I would like to give a shout out to my brother, Nick, who received a special treat in his burger; a small piece of wooden spoon. My dad and step-mom have a 1970s Oster Blender that I used instead of a food-processor. It ended up working just fine but somehow during the process, a chunk disappeared off the wooden spoon I was using. Oops. :) Anyway, my brother handled it like a champ and moved forward with enjoying his meal.

"Meat Free Monday Cookbook" by Paul, Stella and Mary McCartney via relish.com

Monday, January 14, 2013

Classic Chicken Stock

I believe this may be the most basic recipe ever featured on my blog. I know it sounds like a no brainer, but I have never made chicken stock from scratch. I have prepared vegetable stock on the fly, without a recipe, but that is the closest I have come to preparing classic stock. As many of you know, I have not eaten chicken in over 13 years so touching and preparing raw chicken is a stretch for me. Even though this recipe allows for chicken bones, wings and thighs; I chose to use a whole free range organic chicken from PCC Market. This was much easier to handle than separated sections of chicken.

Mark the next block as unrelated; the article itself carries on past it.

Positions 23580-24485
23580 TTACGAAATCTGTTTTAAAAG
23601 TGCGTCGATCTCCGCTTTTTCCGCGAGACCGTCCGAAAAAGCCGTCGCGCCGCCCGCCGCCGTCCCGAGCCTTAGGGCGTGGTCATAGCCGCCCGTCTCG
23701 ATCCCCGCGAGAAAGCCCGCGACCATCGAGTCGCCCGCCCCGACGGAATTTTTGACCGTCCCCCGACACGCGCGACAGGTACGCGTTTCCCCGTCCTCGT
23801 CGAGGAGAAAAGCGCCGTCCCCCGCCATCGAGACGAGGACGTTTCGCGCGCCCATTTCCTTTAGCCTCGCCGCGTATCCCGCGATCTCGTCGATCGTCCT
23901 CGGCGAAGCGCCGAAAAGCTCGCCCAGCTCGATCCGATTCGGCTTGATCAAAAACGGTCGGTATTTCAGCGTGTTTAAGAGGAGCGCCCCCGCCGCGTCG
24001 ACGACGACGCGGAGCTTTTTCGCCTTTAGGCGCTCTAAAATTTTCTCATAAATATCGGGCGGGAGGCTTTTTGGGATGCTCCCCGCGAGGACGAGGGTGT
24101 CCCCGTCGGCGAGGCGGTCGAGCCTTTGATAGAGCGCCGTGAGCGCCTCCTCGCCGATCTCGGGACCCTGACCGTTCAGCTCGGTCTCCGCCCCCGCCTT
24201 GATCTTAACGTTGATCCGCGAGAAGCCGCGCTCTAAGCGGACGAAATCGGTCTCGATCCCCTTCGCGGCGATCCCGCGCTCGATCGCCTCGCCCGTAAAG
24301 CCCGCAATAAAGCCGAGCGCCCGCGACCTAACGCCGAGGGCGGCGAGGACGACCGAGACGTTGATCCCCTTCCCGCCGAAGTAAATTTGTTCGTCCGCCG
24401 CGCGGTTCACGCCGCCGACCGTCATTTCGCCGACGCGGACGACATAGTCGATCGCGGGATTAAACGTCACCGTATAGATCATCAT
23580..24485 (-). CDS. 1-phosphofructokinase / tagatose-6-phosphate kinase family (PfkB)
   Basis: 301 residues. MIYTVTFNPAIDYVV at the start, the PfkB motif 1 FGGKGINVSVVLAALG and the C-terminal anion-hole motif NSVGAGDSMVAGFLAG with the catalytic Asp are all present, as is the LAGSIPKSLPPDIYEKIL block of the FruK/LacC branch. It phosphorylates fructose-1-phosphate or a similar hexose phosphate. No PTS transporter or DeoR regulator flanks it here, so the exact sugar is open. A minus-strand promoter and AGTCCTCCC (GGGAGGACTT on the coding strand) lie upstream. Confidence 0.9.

I have not yet decided what I am going to make with my stock. I may end up freezing it in recipe portions or preparing homemade soup for dinner tomorrow night. Either way, this should be delicious and it is so much less expensive than purchasing pre-prepared organic chicken stock.

4 lbs chicken with bones (or chicken bones, wings and thighs)
4 qts (16 cups) cold water
1 onion, stuck with 4 cloves
2 carrots, coarsely chopped
1 stalk celery, chopped
4 sprigs fresh parsley
1 bay leaf
1/2 tsp thyme
1/4 tsp black peppercorns

Place chicken and water in large saucepan. Bring to a boil. Remove any remnants that rise to top of water. Add onion, carrot, celery, parsley, bay leaf, thyme and pepper. Simmer 2 to 3 hours.

Strain, cool and refrigerate. Lift off fat with spoon.

Use within 2 to 3 days or freeze. You may also freeze immediately after cooking. Makes about 2 quarts but recipe may be doubled. Hint: make in large quantity and freeze in portions that match amounts required in favorite recipes.

I tasted the stock and it is quite flavorful. I also appreciate that the degree of saltiness is mine to determine. Although I followed the above recipe, I couldn't resist making a few additions; 2 smashed cloves of garlic and one extra rib of celery with leaves. I would also consider adding chopped fennel to my next batch.

As a side note, all vegetables used in this recipe were organic and the parsley was harvested fresh from my garden. Enjoy!

"Creative Soups and Salads" by Lou Seibert Pappas